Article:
Self and Serving

My friend Curt (sorry no blog yet) pointed this out to me.

When we consider service, then, not as a job, but as a lifestyle in
affirmation of the human being’s personality and thus response-ability
and of the Biblical framework of a fallen world that groans until the
coming of Christ, service represents our understanding of the human
condition and a willingness to war against it. When we are called to
serve the Lord, it is not due to His having a need, but it expresses
our willingness to battle side by side with Him for a removal of the
practical and intellectual consequences of the fall. To be a servant
is to express solidarity with the human condition; it is a matter of
respect and courtesy. It expresses a desired relationship, as Mary
was the handmaid of the Lord. It expresses a deep appreciation of man
and a willingness to take a place in the battle to overcome that need.

A need can be in different areas. There is the need for life and its
sustenance, but also a need for space, time, and human communication.
There is the need to be encouraged to keep on, to be taught to
overcome ignorance or poor coordination. To serve is to choose to do a
job well, to protect the weaker person, the one in need; it is to
charge a fair price, to not stretch the truth. It is to be a critical
challenge in a context of respect for the artist. It is to care for
the body and soul as a medical person; it is the willingness to be
made insecure by someone’s questions and doubt. To serve is to create
that protective umbrella that allows someone else to stand dry from
the attacks of a hostile world after the fall.

To serve is to be a human being as God made us, in the relationships
He intended us to have. It is to be a parent for a child, a lover to
a man or woman, an artist to work against the bleakness of mere
indifference, an employer for the needs of the employed, a caring
person for the neighbor in need, a family for the single person, a
person in politics for the maintenance of order and compassion.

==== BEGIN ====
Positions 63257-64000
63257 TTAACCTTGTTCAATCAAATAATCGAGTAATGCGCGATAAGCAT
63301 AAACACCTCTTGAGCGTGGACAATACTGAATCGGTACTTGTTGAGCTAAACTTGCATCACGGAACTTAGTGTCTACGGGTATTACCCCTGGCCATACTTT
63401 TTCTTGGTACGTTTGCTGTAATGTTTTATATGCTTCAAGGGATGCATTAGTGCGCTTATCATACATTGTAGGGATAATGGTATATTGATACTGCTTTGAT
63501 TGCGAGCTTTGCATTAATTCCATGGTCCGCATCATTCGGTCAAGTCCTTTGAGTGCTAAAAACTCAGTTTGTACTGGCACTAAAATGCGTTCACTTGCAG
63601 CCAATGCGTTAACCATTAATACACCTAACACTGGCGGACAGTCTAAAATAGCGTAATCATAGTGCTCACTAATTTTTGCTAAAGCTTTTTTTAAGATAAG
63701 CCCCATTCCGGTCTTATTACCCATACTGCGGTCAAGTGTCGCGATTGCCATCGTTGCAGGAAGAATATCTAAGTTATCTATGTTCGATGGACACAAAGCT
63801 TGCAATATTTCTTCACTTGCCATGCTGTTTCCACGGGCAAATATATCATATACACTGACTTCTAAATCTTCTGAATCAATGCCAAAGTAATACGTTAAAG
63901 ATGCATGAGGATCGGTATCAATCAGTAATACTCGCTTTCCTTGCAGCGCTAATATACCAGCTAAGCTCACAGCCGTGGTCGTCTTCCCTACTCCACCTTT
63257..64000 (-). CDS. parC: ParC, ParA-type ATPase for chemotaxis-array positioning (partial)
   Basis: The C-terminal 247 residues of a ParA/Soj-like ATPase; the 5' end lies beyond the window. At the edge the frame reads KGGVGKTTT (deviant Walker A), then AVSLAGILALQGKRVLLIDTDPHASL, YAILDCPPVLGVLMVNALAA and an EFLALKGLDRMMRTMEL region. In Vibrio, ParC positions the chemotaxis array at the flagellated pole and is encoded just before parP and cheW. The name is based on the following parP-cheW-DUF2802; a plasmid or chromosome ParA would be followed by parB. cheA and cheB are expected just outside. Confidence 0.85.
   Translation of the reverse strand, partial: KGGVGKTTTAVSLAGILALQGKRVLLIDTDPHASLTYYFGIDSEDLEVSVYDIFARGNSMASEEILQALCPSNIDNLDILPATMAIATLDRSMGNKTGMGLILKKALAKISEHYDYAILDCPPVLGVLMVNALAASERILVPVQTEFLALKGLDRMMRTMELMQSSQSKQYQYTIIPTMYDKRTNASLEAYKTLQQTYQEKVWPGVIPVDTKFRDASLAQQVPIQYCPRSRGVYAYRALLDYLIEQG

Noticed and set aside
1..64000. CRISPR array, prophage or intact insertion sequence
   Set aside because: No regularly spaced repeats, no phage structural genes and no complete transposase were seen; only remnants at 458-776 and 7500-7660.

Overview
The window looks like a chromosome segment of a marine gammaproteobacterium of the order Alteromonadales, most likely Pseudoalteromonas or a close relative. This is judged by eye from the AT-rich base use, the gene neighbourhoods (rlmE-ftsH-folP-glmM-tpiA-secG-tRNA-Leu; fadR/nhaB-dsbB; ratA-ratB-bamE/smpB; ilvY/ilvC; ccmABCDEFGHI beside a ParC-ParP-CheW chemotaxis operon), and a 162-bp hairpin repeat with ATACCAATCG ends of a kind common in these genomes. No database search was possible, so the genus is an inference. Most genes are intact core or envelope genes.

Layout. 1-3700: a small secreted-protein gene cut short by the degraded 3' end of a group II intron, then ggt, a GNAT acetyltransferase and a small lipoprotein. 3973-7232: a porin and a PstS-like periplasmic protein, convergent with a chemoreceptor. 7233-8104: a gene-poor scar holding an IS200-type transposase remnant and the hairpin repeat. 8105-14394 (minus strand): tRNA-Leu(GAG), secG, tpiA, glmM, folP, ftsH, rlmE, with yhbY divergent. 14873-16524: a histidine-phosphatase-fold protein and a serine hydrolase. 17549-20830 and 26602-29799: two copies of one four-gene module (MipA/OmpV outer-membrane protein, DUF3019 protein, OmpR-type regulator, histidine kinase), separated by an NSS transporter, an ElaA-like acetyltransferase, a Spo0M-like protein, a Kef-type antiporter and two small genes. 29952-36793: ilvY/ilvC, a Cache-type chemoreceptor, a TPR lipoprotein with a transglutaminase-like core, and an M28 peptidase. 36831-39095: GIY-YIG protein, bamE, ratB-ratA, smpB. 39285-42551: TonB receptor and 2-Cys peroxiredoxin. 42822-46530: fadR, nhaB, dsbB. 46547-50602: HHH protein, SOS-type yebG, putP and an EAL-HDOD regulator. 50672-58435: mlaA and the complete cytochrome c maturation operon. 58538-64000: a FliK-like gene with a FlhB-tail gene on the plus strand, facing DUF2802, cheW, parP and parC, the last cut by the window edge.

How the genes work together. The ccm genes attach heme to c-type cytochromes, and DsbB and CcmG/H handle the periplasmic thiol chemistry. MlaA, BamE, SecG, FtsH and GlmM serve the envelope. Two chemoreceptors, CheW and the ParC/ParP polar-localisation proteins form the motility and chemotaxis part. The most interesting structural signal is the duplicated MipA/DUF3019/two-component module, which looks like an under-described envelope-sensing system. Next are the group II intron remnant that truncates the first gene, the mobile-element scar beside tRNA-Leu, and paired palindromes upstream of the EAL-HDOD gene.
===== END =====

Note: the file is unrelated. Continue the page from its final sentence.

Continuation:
Service is also an expression of outrage at the injustice and
unfairness of a fallen world, in which often without fault of the
people concerned, inequalities exist and pain, depression and real
prolems are placed on each of us by the choices of others. Service
here is the statement that we care and consider ourselves first of all
in solidarity with man against the unfairness of an impersonal and
uncaring universe, history, and state. It is here where humanness and
willingness to give stand in opposition to resignation, indifference
and irresponsibility. As we all have more or less than we deserve on
the basis of our choice, we are to serve each other against all that
is arbitrary, accidental, historically conditioned. To serve is to
make a judgement for man against a common enemy, which is nature. It
is here where we find the challenge extended from the God of the Bible
who was willing to serve us in His Son for us a hope of life through
His own willingness to do the will of the father by making
propitiation for our sins and going on to that time when he shall
return to remove all the abnormality of a broken world, all injustice,
sickness, all groaning of the whole creation. ( Romans 8 ) Service is,
then, the recognition of the need that we all face to stand up to the
impersonal nature, history and statistics and to speak in our lives
for morality, justice and beauty in correspondence to the God of
creation and redemption.

— Udo Middelmann “Self and Serving”